The comic phenomenon of tall-tale postcards developed around the turn of the century. They served as a relief from the harsh realities of midwestern agricultural life from grasshopper plagues to drought and floodswhile also satirizing the idealized pictures that had lured poeople west a generation earlier. The variety of tongue-in-cheek images was enormous, including fish so big that three men were needed to catch them, wheat fields so lush that a farmer could be lost in them forever, and corncobs so huge that only one would fit on a wagon.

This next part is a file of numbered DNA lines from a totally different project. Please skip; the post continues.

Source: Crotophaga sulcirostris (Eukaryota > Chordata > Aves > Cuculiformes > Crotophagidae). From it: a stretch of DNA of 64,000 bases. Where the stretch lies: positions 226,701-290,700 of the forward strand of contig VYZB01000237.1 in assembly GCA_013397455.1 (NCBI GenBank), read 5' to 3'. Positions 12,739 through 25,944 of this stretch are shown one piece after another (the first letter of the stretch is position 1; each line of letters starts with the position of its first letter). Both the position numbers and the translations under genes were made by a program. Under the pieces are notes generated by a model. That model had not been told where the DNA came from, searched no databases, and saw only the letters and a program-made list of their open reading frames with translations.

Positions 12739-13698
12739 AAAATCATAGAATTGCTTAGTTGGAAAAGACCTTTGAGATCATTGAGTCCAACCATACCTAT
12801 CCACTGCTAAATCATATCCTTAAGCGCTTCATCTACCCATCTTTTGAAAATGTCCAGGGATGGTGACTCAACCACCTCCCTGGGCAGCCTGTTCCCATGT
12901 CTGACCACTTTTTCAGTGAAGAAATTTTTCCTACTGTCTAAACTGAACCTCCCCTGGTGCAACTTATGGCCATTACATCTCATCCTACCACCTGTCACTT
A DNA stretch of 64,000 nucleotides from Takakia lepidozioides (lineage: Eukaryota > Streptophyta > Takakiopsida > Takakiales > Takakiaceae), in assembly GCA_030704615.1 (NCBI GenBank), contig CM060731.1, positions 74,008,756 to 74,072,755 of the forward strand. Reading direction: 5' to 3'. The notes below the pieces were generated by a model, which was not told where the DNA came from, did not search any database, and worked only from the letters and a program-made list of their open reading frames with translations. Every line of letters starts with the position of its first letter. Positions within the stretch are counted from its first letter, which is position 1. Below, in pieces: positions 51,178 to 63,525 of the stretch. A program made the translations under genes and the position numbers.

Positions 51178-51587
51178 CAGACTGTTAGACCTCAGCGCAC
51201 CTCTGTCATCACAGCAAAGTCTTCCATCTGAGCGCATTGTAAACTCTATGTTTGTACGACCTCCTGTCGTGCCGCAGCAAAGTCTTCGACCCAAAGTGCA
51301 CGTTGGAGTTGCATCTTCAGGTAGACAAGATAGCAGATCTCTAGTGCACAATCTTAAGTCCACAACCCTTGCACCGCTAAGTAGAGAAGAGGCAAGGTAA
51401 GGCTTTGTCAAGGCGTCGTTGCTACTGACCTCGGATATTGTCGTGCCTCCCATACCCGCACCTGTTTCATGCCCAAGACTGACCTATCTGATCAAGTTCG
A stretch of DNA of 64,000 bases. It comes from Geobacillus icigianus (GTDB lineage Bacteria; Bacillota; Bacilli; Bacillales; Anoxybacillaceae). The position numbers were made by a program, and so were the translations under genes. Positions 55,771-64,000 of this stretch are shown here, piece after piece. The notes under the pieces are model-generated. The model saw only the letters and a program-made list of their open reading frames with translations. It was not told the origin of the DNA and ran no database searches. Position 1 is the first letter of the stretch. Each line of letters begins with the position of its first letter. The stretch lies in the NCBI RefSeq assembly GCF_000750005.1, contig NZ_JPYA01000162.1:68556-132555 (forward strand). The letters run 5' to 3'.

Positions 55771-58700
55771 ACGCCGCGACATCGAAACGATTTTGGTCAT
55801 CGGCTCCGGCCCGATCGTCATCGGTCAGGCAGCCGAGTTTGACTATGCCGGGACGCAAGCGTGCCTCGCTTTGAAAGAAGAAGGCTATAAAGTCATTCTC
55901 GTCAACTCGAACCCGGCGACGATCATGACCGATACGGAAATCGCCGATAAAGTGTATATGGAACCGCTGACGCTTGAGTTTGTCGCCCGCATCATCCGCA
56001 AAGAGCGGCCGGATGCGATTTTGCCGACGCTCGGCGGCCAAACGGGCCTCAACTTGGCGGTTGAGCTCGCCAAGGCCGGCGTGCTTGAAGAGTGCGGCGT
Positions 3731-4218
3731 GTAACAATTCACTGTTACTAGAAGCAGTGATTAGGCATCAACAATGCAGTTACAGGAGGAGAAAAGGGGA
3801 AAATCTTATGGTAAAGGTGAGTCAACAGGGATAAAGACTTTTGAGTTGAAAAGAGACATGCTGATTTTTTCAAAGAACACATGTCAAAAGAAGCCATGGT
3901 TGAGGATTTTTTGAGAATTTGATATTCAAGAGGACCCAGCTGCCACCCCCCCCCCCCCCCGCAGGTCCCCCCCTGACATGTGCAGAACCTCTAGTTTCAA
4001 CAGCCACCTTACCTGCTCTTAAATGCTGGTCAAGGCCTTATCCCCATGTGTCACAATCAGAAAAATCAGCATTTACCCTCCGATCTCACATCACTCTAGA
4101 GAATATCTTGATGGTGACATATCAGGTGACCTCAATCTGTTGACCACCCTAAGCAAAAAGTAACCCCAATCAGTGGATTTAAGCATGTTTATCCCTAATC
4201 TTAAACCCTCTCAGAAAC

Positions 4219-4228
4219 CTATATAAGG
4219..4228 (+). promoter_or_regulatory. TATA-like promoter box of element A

William H. “Dad” Martin of Kansas perfected the technique of photomontage. Cutting and pasting together pieces from different photographs, he composed an out-of-scale scene in which tiny people were juxtaposed with immense images of produce or game. He then rephotographed this altered picture and printed it on postcard stock. Western settlers often sent Martin’s popular images back east to friends and relatives, who collected them in albums for family entertainment.
Merry A. Foresta American Photographs: The First Century (Washington, D.C.: National Museum of American Art with the Smithsonian Institution Press, 1996)